Humanity has taken part in religions of various sorts throughout history, yet still experience anxiety. Mere intellectual ideas or belief systems can sometimes seem to have little effect on the very tangible experiences of anxiety. Even when religion is genuine and sincere, anxiety can still be present on a visceral level. It isn’t a purely spiritual condition.

Anxiety involves physical sensations.

Learning to handle the physical sensations that arise during an experience of anxiety can be a critical step in overcoming it.

We might have clear intellectual ideas about anxiety, yet still be plagued with feelings of anxiety.

Our heady thinking, theorizing, and speculating about anxiety can sometimes run parallel to the sensations in our bodily experience. They can sometimes seem like two separate streams. Our interpretations can also be mistaken, unproductive, or even primarily a symptom of the anxiety itself.

A story can illustrate this.

Psychiatrist Irvin Yalom was once involved in a head-on automobile collision that demolished both vehicles. Both drivers emerged basically intact, and Yalom delivered a lecture two hours later.

Yet within a few days, he was surprised to discover that one of his usual lunches with colleagues – which were typically enjoyable – suddenly became fraught with anxiety.

As he described:

“I enjoyed my colleagues and especially looked forward to the daily leisurely luncheon discussions of scholarly issues. Immediately after the accident I developed intense anxiety around these lunches. Would I have anything of significance to say? How would my colleagues regard me? Would I make a fool of myself? After a few days the anxiety was so extreme that I began to search for excuses to lunch somewhere by myself.”
(Existential Psychotherapy p44)

In short, he experienced feelings of anxiety, but his automatic interpretation of the reason for that anxiety was mistaken. His anxiety wasn’t directed at what actually caused it.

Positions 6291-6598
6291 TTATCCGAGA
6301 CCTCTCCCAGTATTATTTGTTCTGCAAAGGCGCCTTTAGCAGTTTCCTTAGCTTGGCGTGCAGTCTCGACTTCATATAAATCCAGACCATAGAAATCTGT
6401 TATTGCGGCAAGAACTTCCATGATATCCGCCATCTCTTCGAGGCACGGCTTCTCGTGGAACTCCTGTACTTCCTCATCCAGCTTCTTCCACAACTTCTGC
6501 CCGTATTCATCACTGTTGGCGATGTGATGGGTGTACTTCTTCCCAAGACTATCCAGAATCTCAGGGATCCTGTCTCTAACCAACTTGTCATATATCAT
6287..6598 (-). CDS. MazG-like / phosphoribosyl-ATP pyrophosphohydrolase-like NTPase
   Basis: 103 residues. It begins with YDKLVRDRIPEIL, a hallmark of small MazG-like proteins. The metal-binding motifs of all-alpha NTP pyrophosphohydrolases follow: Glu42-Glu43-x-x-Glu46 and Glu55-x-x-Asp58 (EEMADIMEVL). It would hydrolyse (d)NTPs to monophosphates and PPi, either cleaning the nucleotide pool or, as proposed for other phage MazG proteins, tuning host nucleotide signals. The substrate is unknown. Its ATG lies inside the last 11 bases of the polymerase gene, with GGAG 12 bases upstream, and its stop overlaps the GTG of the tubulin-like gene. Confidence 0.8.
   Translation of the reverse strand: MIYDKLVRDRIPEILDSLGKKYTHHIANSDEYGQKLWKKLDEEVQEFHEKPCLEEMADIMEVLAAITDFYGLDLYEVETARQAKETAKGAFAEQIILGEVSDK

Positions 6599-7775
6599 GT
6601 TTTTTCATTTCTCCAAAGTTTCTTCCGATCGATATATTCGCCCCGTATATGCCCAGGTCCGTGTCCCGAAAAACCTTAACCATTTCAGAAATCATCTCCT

If the chain of cause and effect had been clear and direct, Yalom would have felt anxiety exclusively about his car wreck. Instead, anxious feelings arose, and “he” unconsciously and mistakenly interpreted them as originating in his immediate environment.

Our feelings of anxiety can be entirely separate from how we interpret them.

From that point, Yalom could have easily begun avoiding lunches. If his anxiety had generalized more from that point, he might have started avoiding social interactions altogether, avoiding leaving home, or even avoiding getting out of bed – all to avoid the anxiety and what he imagined was causing it.

But as a trained psychiatrist and psychotherapist, he was on guard, and knew not to take his initial interpretation at face value. He continued:

“Considerable death anxiety had erupted immediately following the accident, and I had ‘handled’ it primarily by displacement – by splitting it from its true source and riveting it to a convenient specific situation. My fundamental death anxiety thus had only a brief efflorescence before being secularized to such lesser concerns as self-esteem, fear of interpersonal rejection, or humiliation.”
(Existential Psychotherapy 44-45)

By watching himself, questioning himself, and inquiring – in short, by “knowing himself” in a deliberate way – he saved himself from what could have become toxic habits.

There are reasons to be skeptical of what our minds offer us as immediate cause-and-effect explanations and look deeper.

Yet, we can also avoid elaborate searches for obscure psychological causes.

Psychotherapy is infamous for its extended speculation about the ultimate causes of various mental and emotional conditions. They can range from childhood experiences to parental relationships to birth experiences, and everything from potty training to breastfeeding has been praised or blamed. While they’re sometimes fruitful, pseudo-scientific speculations can also lead to extended goose-chasing. A quest to seek out the specific experiences in our personal history that serve as the root cause of this or that behavior can be fruitless. When these quests are combined with the kind of utter certainty, unshakeable confidence, and self-appointed infallibility we humans seem prone to, the efforts often lead to both comedies and tragedies.

But that doesn’t mean we can’t become free of effects, whatever might have originally caused them. Our choices aren’t limited to the dilemma of either locating deeply hidden and elusive memories or merely resigning ourselves to incurable anxiety.

A third approach entails allowing an awareness of the energy without bothering much with the interpretation.

Interpretation (or understanding) can come after the experience.

It can sometimes come on its own after the energy has been addressed first. Instead of an “analysis first, realign sensations second” approach, an alternative is “sensations first, understanding after.”

The key lies in the bodily sensations themselves.

If we can experience bodily sensations simply for what they are – as various bodily energies – then we can bypass the need for elaborate interpretations or explanations. This amounts to a kind of method or practice that can illuminate and clarify our inner life without the need for extensive speculating and intellectualizing.

In the classic book Hope and Help for Your Nerves, Dr. Claire Weekes recommends a basic, ongoing attitude toward physical sensations. As she describes:

“The principle of treatment can be summarized as:
Facing
Accepting
Floating